Mother’s Day Spending: Recovery Case Study

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Mother’s Day Spending: Recovery Case Study

Mother’s Day, less than 2 weeks away, will give us a good look at whether America’s ongoing vaccination rollout is starting to encourage consumers to shift their spending habits back to pre-pandemic norms. This is an important secular holiday in the US, with many Americans treating their moms, wives and/or grandmas to presents or outings.

The National Retail Federation is out with their annual 2021 Mother’s Day Survey conducted earlier this month, and it is a useful advance look at consumer spending intentions. Here are our top 3 datapoints from the survey followed by our takeaways:

#1: The NRF survey points to all-time record overall and individual spending:

  • The NRF expects Mother’s Day spending to reach a total of $28.1 billion this year, a new record. That’s up 5.2 pct from 2020 and 12.6 pct (!) from 2019.
  • Individual consumers plan on spending an average of $220.48 on Mother’s Day items, also a survey high. That’s up 7.7 pct from last year and 12.2 pct from 2019.

Takeaway: the jump in spending intentions after last year’s Pandemic Crisis trounces the 2009/2010 Great Recession experience. For example, per person expected Mother’s Day spending only rose by 2.4 pct in 2010; it took 2 years after the Great Recession for these outlays to rise strongly, up 10.9 pct in 2011.

There are 2 major reasons for this: 1) The US government has pumped $5 trillion of fiscal stimulus into the economy in a short period of time versus just under a trillion back in 2010. 2) The unique nature of the public health crisis enabled many Americans to save in many ways including not commuting, traveling or going out to eat, even though unemployment was obviously a headwind for many households. These and other savings in addition to stimulus checks not only allowed Americans to pay down debt but also build a cash buffer. The result: Mother’s Day spending more in line with the second year as opposed to the first year after a deep recession.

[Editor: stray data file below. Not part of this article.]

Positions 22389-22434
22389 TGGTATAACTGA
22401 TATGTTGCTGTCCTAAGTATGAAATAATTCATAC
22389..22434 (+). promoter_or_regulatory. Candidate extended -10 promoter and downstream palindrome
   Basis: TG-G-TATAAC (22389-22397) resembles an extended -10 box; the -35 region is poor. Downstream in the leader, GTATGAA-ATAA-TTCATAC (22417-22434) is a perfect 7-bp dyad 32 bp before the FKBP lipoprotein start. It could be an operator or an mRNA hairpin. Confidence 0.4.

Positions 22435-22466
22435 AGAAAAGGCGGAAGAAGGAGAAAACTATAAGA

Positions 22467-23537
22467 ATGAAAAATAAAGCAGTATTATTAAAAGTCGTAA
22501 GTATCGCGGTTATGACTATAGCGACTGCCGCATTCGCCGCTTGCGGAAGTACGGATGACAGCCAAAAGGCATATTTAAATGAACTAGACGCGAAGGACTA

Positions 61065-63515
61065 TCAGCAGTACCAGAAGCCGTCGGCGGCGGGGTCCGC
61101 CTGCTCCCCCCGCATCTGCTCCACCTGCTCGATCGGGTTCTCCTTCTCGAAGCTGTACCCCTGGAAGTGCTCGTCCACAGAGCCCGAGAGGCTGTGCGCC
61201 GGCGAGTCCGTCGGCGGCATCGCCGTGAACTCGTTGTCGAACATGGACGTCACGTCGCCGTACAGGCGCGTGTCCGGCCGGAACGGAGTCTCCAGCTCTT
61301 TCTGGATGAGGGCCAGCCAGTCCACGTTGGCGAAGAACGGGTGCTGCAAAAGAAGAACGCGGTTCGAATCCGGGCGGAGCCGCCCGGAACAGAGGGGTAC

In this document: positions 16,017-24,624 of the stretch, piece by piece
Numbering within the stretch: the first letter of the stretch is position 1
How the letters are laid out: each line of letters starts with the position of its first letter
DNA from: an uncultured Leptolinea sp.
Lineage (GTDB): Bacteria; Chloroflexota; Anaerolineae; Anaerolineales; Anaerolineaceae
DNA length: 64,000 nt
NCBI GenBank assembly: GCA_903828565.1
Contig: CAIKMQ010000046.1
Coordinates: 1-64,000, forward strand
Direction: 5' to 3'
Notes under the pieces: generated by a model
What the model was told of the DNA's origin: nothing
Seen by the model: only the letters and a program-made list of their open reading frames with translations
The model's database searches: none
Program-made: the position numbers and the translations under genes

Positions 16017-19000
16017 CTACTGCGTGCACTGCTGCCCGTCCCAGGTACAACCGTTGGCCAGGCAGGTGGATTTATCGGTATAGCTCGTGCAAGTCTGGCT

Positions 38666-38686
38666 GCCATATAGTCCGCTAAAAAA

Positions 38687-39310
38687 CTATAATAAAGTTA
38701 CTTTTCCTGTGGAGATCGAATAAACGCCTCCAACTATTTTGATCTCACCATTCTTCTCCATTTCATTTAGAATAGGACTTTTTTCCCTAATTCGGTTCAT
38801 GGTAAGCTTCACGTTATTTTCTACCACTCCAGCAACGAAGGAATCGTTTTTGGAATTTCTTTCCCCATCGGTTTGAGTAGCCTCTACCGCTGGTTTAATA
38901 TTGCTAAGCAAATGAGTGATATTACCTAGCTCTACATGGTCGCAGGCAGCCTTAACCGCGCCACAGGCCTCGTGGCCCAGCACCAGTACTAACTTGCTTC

#2: Four spending categories caught our eye:

  • Electronics: Americans plan on gifting $3.3 billion worth of electronics for Mother’s Day this year, up 52 pct and $1.1 billion from 2019, the largest increase of any category by dollars to be spent.
  • Jewelry: Jewelry gifts are expected to reach $6.1 billion, or $2 billion more than the second largest category (special outings). It was only up 2 pct in 2020, but should rise 15 pct this year. It’s expected to be up almost $1 billion since 2019 (+$0.89 bn, +17 pct).
  • Housewares/Gardening tools: This category is expected to rise to $1.6 billion in 2021, up almost half a billion dollars since 2019 (+$0.49 bn, +44 pct). Much of that growth came in 2020 (+35 pct), but has carried over to this year (+7 pct).
  • Special Outing: Money spent on special outings is expected to fall by 10 pct and almost half a billion dollars ($0.48 bn) to $4.1 billion since 2019. It was down 12 pct in 2020 and is forecast to rise just 2 pct this year.

Takeaway (1): Americans are planning to spend a record amount on both jewelry and electronics, both expensive items, for a second straight year. Cash savings and stimulus checks help explain both. Google searches for “jewelry” are already up 28 pct versus this week in 2019. As for electronics, we’ve chronicled the massive tech upgrade cycle since the pandemic started, which we’ve acknowledged lasted longer than we anticipated. With travel and business restrictions still in place, some consumers are still reallocating their spending from experiences to other physical goods.

Takeaway (2): Mother’s Day buying intentions show the home upgrade cycle continues as people keep sprucing up their homes. As for the slow recovery in special outings, the NRF notes that “there is still a lot of uncertainty”. We’d also add that capacity limits in many states remain, restricting the number of Americans who can eat out even if they want to.

#3: From the NRF survey analysis: “This year over one-third (34 percent) plan to purchase their Mother’s Day gifts online, down from 2020 when shoppers were dealing with mandated shutdowns, but still above pre-pandemic levels.”

Takeaway: the pandemic quickly altered consumer behaviors, and the transition to online shopping has not worn off even with stores more open.

Bottom line: the findings from this survey fit with our ongoing message that the “return to normal” trade will likely take longer than many expected. No doubt the US consumer is strong, but it will take time to unwind over a year of pandemic behaviors, such as staying closer to home.